How to say hello in German like a native speaker: 20 formal and slang greetings

November 10, 2023

Hallo! Whether you’re meeting someone for business or pleasure, learning how to say hello in German can make an instant connection. 

Whether you’ve been learning German for a while or you’re just getting started, most greetings are short and—dare we say—cute.

This guide will help you find the best greeting for every situation from seeing a friend to meeting your new boss. We’ll also cover what to say at different times of day and localized greetings for anywhere you end up.

Formal German greetings

German greetings should look and sound familiar to English speakers. Very, very familiar. Many are close cousins to English with just a few pronunciation differences. Let’s take a look at a few basic ways to say hello. 

  1. Hallo is the all-around best way to say hi in German. It’s safe for formal or informal contexts and is super simple to say: HA-loh.

Careful, though: In Switzerland, Hallo is reserved for informal situations only.

  1. Guten Morgen means good morning, with Guten meaning good and Morgen meaning morning.
  2. Guten Tag means good day and is generally used from midday until about 6 p.m.
  3. Guten Abend means good evening and is used starting at about 6 p.m.
  4. Wie geht es Ihnen? uses the formal form of you to ask how someone is doing.

Most often, you’ll be stringing some of these phrases together when you see someone. So, to say ‘Hello, how are you?’ in German, you’d say Hallo, Wie geht es Ihnen?

The time-of-day greetings can all be shortened by dropping the Guten from the phrase. So, to greet someone, you can also simply say:




German informal and slang greetings

Roll up your sleeves if you like to impress your friends with vernacular, because there are lots of ways to say hello casually in German. 

  1. Hi means exactly the same in German as in English. Use Hi with friends, or in informal situations – you’re always safe to repeat it when someone says it to you, but it may be best to avoid greeting your new employer that way… Unless they’re the kind of person you’d hang out with at the skatepark after work!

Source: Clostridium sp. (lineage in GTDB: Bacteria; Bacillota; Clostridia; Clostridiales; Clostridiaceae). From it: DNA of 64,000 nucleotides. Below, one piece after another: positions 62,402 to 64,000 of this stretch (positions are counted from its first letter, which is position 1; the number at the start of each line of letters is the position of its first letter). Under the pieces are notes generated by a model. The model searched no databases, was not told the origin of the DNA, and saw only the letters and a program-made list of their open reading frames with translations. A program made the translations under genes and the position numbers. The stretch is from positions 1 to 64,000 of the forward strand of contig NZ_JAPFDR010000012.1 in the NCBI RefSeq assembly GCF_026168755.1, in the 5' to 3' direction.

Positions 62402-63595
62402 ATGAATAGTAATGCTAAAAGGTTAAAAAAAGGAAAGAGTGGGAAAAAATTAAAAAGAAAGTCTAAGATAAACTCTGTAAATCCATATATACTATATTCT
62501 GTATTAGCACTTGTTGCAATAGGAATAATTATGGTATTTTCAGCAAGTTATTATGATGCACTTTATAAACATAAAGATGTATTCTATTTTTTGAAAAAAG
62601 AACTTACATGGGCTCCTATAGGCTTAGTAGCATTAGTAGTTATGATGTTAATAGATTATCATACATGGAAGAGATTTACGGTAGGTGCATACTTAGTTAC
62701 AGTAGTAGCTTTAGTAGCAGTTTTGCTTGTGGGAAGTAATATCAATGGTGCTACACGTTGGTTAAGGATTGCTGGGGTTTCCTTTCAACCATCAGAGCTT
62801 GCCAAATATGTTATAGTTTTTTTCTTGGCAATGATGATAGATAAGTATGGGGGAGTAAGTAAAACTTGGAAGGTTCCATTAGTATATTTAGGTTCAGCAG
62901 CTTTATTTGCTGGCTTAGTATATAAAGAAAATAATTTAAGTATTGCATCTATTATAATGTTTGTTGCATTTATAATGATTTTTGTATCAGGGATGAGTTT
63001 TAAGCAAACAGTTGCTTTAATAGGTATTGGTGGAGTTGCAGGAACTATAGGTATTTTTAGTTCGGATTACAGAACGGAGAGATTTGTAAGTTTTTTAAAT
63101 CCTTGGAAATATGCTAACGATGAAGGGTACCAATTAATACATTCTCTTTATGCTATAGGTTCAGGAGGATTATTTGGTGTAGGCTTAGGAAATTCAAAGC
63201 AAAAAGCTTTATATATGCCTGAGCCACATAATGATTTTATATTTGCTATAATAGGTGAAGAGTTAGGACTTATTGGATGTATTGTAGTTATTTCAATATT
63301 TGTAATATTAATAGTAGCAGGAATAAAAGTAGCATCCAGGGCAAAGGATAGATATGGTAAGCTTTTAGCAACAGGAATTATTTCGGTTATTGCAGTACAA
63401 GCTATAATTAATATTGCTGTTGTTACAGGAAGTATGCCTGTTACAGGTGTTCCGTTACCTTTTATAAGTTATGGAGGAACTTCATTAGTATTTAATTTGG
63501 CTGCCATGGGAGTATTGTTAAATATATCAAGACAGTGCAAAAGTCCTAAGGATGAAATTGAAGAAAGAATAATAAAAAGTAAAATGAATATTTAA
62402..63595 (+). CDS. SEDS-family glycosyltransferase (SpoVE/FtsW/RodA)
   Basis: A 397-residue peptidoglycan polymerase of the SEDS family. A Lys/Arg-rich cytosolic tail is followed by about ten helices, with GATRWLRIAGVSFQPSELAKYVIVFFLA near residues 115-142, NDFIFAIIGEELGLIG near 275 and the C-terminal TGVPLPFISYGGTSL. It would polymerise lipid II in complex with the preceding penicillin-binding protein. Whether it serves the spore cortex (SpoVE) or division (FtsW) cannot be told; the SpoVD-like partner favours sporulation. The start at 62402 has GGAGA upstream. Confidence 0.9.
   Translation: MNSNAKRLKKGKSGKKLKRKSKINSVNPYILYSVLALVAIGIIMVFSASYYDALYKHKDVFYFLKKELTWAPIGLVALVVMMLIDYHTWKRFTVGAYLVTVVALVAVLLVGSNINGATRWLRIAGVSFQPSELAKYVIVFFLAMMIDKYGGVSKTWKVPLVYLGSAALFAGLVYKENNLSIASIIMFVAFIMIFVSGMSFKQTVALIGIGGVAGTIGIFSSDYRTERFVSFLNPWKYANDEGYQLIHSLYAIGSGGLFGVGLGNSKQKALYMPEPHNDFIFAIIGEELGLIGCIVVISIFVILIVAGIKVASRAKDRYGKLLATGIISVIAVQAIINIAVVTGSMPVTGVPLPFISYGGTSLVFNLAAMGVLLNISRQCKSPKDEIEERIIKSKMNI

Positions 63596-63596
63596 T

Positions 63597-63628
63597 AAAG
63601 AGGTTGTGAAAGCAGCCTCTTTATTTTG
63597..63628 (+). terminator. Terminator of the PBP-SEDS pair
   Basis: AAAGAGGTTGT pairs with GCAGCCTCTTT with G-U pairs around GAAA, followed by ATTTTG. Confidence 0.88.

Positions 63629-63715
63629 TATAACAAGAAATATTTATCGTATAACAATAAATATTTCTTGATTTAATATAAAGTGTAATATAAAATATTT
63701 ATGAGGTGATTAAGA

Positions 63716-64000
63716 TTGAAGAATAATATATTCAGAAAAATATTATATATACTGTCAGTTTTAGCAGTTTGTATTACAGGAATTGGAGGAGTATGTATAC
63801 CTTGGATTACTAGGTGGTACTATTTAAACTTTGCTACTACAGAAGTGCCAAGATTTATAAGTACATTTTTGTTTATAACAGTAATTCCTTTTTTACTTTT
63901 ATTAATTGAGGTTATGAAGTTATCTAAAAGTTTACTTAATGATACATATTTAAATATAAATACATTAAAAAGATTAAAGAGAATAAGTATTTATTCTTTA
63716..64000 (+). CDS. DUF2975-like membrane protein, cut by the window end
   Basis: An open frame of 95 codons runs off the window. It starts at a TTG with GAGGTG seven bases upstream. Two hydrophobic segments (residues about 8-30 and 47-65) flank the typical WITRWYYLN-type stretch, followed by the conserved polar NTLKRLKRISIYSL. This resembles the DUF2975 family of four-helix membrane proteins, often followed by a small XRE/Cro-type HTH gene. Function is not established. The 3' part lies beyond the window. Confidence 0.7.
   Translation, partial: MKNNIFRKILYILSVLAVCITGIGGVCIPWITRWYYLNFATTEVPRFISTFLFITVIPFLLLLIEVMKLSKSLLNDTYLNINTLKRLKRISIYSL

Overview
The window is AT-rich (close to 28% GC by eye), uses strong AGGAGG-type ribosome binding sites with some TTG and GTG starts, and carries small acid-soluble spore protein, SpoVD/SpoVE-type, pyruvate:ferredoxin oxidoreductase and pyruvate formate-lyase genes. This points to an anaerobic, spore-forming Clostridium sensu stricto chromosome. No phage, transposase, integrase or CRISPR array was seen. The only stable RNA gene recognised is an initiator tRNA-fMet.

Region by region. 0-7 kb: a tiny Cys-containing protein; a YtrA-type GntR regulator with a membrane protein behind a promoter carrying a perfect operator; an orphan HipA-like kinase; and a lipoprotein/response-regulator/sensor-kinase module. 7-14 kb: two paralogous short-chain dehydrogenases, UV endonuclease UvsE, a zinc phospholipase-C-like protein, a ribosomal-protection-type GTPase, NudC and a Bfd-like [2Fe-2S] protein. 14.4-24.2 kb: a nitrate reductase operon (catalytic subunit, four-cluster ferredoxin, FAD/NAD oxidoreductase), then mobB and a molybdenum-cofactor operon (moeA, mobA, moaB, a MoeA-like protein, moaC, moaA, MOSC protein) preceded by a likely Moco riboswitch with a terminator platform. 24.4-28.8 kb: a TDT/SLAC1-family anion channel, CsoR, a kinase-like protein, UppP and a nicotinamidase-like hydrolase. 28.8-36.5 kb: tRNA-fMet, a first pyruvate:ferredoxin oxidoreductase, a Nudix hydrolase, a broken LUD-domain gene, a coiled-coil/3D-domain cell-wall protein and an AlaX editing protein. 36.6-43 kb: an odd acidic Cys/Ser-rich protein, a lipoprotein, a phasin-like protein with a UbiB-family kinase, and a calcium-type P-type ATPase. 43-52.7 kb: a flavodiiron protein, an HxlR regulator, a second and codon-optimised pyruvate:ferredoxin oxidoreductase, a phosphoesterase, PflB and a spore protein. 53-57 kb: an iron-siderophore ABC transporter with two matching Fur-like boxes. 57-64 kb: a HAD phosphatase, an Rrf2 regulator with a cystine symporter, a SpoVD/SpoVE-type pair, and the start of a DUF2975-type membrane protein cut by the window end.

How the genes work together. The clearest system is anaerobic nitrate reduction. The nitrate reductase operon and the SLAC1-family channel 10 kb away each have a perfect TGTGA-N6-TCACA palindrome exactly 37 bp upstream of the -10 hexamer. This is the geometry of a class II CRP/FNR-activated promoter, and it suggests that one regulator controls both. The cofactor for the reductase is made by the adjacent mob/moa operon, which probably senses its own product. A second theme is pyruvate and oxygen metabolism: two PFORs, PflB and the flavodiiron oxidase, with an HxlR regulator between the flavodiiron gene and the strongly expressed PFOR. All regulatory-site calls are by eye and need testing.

So better to be safe than sorry and use Guten Morgen or Guten Abend with your boss and in other formal situations.

  1. Huhu (Hoo-hoo!) If Huhu were a scenario, it’d be your annoying neighbour spotting you and, bursting with excitement, making a beeline straight for you so they can fill you in on the latest gossip.

I bet you can almost hear the pitchy Huuuhuuu! now…

That’s the greeting in a nutshell. But don’t worry – it isn’t always used in scenarios that make you want to hide behind your front door.  It’s also a really nice and cheerful way to greet a group of friends.

  1. Alles klar? This greeting might be the opener of a casual chat: Alles klar? literally translates to “Is everything alright?” or “Everything ok?”. 

It’s actually the cool, laid-back little brother of Wie geht es dir? (“How are you?”).

We use it similarly to “You alright?”, or “How’s it going?”.

  1. Was ist los? means ‘what’s happening?’ or ‘what’s new?’ and is a good way to greet a friend. 
  2. Wie läuft’s? is another way to ask ‘what’s happening?’ that literally translates to ‘what’s running?’.
  3. & 12. Wie geht es dir? & Was geht ab? You can ask ‘how are you?’ by saying Wie geht es dir? This informal conjugation is best for peers, friends and is typically used by teenagers. It can also be shortened to Was geht ab? or simply Wie geht’s? 

Wie geht’s dir? and Wie geht’s? aren’t used for small talk and aren’t used as a substitute for a greeting, but a question you use when you actually want an answer.  Don’t want to go into specifics? You can actually just ask Alles klar? and respond with Alles klar!

  1. Na Another German favourite that defies a direct translation is Na. When you see a friend you may say Na? and they’ll respond Na back, often with the vowel stretched out and exaggerated. It’s very casual and almost a little cheeky—give it a try!